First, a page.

Health Sector Leaders Join Biden Administration’s Pledge to Reduce Greenhouse Gas Emissions 50% by 2030

The White House

Health Sector Steps Up to Protect Public Health and Lower Costs

Today, the Biden-Harris Administration announced that 61 of the largest U.S. hospital and health sector companies responded to the Administration’s Health Sector Climate Pledge, committing to reduce greenhouse gas emissions 50% by 2030. The new commitments represent over 650 hospitals and thousands of other providers across the country, and include plans to strengthen resilience to climate change, protect public health, and lower costs. The health care sector accounts for 8.5% of U.S. emissions, so these bold commitments advance President Biden’s goal to reduce nationwide greenhouse gas emissions 50-52% in 2030 and reach net-zero emissions in 2050.

Today, historic commitments are being made across the health care industry, including:

  • Two of the five largest US private hospital and health systems (Ascension and CommonSpirit Health) and the largest US public health system have pledged to halve their carbon emissions by 2030.
  • Leading health sector suppliers like Pfizer and AstraZeneca have stepped up to achieve net-zero emissions ahead of the 2050 pledge timeline.
  • Major medical associations, including America’s Essential Hospitals, the American Association of Medical Colleges, and the National Academy of Medicine, have committed to taking climate action.

The full list of the 61 organizations is outlined below.

President Biden sees action on climate change as a public health priority. Studies show that the increasingly dangerous consequences of climate change are affecting public health, through more frequent and intense severe weather, extreme heat, and threats to food and water security. The Biden-Harris Administration is committed to using every available tool to protect public health, while moving full-speed ahead with our mission to tackle the climate crisis, to create jobs, grow the clean energy economy, and lower costs for families.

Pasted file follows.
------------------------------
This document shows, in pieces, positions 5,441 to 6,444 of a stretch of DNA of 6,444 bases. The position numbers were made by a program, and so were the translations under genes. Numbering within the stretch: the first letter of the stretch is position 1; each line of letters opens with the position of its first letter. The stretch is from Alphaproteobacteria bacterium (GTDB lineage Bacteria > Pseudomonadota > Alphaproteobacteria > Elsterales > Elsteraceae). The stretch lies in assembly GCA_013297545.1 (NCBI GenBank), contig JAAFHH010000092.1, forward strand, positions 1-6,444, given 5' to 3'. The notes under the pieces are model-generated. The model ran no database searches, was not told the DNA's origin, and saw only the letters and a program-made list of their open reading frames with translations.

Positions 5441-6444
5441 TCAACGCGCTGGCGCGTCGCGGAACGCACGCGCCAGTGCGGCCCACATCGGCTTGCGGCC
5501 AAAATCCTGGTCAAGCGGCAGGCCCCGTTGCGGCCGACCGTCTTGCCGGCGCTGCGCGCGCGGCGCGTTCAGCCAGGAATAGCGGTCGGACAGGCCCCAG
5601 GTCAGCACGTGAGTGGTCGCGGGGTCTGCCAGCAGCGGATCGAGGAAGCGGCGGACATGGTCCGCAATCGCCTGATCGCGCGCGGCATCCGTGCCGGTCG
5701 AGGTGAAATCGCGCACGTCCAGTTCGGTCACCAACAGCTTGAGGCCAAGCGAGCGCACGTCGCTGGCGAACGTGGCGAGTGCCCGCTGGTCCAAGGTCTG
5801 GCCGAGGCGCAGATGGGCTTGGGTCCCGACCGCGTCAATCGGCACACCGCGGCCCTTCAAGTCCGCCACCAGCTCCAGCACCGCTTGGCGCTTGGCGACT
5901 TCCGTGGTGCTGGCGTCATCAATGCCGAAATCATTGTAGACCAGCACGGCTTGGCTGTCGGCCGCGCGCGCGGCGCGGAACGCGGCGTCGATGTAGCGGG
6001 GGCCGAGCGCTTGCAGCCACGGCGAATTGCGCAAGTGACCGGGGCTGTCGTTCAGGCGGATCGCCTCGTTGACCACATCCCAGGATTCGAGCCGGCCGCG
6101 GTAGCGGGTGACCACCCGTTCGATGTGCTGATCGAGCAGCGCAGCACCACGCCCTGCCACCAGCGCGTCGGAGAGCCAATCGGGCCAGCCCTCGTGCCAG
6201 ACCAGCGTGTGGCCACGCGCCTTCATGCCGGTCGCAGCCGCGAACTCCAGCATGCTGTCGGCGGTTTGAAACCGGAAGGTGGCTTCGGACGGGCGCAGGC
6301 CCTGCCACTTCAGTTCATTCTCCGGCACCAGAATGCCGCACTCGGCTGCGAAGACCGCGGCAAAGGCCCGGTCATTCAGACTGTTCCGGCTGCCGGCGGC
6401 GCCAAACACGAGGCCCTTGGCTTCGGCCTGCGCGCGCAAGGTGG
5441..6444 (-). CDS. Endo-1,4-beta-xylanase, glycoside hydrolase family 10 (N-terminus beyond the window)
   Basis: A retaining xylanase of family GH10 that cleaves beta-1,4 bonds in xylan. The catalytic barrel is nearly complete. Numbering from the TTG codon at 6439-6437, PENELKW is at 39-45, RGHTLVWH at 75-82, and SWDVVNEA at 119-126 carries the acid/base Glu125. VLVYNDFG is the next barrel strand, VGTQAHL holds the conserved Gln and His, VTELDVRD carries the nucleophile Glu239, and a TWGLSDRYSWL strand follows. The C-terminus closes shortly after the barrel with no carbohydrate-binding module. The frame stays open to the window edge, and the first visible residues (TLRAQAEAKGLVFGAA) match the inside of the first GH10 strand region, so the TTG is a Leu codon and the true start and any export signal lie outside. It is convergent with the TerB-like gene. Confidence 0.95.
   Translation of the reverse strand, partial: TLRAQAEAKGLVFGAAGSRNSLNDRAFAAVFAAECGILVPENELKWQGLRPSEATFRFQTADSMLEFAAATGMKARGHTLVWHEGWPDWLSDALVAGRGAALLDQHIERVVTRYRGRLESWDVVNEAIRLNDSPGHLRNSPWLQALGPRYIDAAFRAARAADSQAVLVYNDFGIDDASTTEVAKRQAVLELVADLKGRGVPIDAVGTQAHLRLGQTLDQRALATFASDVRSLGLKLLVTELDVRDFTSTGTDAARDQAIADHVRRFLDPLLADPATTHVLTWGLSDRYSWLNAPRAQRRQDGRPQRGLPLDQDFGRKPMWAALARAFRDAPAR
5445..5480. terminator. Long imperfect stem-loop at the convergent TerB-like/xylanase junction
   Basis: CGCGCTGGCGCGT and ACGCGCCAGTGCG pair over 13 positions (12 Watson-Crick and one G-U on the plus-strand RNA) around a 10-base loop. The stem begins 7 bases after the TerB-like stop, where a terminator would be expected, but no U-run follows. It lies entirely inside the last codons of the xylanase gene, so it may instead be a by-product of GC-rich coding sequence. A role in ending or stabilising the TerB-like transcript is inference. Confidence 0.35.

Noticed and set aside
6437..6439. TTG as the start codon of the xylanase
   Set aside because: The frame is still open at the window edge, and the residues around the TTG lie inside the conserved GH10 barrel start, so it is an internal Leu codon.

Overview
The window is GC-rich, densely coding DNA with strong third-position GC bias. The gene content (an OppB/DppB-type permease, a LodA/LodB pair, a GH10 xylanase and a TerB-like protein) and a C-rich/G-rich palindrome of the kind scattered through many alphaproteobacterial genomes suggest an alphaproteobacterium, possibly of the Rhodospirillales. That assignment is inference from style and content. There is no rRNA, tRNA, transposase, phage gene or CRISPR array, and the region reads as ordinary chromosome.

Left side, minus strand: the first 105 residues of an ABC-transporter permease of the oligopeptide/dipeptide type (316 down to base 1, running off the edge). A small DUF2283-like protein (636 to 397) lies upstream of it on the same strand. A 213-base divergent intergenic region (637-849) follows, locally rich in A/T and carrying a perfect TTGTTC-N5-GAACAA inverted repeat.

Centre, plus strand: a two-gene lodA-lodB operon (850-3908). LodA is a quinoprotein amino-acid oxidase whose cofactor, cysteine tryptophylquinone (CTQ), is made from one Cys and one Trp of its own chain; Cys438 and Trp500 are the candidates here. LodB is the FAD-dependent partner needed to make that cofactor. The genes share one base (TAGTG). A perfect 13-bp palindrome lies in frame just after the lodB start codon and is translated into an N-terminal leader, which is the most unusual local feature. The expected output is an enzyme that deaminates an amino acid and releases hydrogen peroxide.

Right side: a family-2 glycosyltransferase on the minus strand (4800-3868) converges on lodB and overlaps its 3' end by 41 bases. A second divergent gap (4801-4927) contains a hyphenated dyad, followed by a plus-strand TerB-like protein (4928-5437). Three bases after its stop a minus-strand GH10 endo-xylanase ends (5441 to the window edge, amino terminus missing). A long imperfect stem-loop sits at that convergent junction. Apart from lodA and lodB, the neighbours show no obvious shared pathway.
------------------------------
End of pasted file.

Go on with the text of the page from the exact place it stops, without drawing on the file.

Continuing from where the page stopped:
The Biden-Harris Administration launched the Health Sector Climate Pledge on Earth Day 2022 through the Department of Health and Human Services (HHS). Since then, over 650 private and public hospitals and health centers, along with pharmaceutical companies, medical device-makers, suppliers, and group purchasing organizations have signed the pledge, joining more than 200 federal hospitals and health facilities from HHS, the Department of Veterans Affairs (VA) and the Military Health System. These organizations are also developing climate resilience plans for facilities and communities, including plans to support individuals and communities most vulnerable to the impacts of climate change. Today, the White House and HHS are re-opening the Health Care Sector Pledge until October 28th, 2022 to build on these historic commitments ahead of the United Nations Climate Conference in November.

Private Sector Pledge Signers

61 organizations have signed the pledge, representing a large share of the US health sector, including:

  • Health Systems, Hospitals and Other Providers